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‘Companies spend on fleet management systems when economies are doing well, and cut back when they are doing badly’

RICHARD MIDDLETON, PORTFOLIO MANAGER, INVESTEC ASSET MANAGEMENT

Richard Middleton, portfolio manager at Investec Asset Management, approves of Mix Telematics as the firm fits in with the bank and asset manager’s investment philosophy theme for smaller-cap companies, namely to invest in growth companies on reasonable valuations, which are expanding outside SA.

‘Generally, companies spend on fleet manage-ment systems when economies are doing well, and cut back on spending when they are doing badly. As such, Mix Telematics’ business is impacted by macroeconomic headwinds, as well as geopolitical factors. However, they have a great product and continue to grow subscribers profitably,’ he says.

Middleton says the firm is focused on growth in the US, and raised cash by listing an American Depository receipt. As a result, it is sitting with a substantial cash balance that can be used for growth. ‘The shares aren’t cheap currently, but with a great management team, we like the medium- to long-term growth prospects of the company,’ he says.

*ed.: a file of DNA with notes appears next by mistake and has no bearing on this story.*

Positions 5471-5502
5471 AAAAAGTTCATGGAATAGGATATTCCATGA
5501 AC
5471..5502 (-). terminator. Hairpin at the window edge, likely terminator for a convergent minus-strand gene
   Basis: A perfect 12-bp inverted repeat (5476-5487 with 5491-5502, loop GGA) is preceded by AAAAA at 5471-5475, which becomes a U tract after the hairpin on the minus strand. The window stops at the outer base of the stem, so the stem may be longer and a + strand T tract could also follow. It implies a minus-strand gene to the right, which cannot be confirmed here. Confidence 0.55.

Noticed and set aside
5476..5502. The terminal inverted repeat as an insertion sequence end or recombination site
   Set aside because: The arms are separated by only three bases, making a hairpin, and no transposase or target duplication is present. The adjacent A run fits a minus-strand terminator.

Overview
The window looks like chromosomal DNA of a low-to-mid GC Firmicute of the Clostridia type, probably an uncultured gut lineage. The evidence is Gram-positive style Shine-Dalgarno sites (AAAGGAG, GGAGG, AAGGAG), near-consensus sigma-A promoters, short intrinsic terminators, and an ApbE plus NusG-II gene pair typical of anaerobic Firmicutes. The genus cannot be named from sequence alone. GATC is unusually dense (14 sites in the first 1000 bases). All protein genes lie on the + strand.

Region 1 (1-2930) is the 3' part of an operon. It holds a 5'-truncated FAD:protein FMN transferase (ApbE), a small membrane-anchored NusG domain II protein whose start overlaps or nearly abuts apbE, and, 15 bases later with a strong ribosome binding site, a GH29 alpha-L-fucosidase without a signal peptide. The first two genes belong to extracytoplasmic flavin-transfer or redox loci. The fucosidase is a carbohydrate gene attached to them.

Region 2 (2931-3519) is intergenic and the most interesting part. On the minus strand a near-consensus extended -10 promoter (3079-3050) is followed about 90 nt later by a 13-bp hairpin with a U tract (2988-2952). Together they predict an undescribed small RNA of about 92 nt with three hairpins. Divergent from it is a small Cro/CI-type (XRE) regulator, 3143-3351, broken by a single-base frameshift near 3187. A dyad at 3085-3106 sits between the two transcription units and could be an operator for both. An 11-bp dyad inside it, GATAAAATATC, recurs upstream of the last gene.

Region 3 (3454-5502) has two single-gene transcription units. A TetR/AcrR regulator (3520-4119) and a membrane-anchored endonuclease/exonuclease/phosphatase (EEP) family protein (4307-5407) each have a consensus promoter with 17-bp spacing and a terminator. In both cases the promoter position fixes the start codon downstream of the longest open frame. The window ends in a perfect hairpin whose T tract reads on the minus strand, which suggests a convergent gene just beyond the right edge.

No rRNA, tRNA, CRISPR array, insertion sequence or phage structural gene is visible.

Metrofile is a document-management company that is black-owned and has a market capitalisation of about R2.2 billion. Its largest shareholder is its empowerment partner, the Mineworkers Investment Company, which owns a 34.7% stake, according to Metrofile’s 2014 integrated report.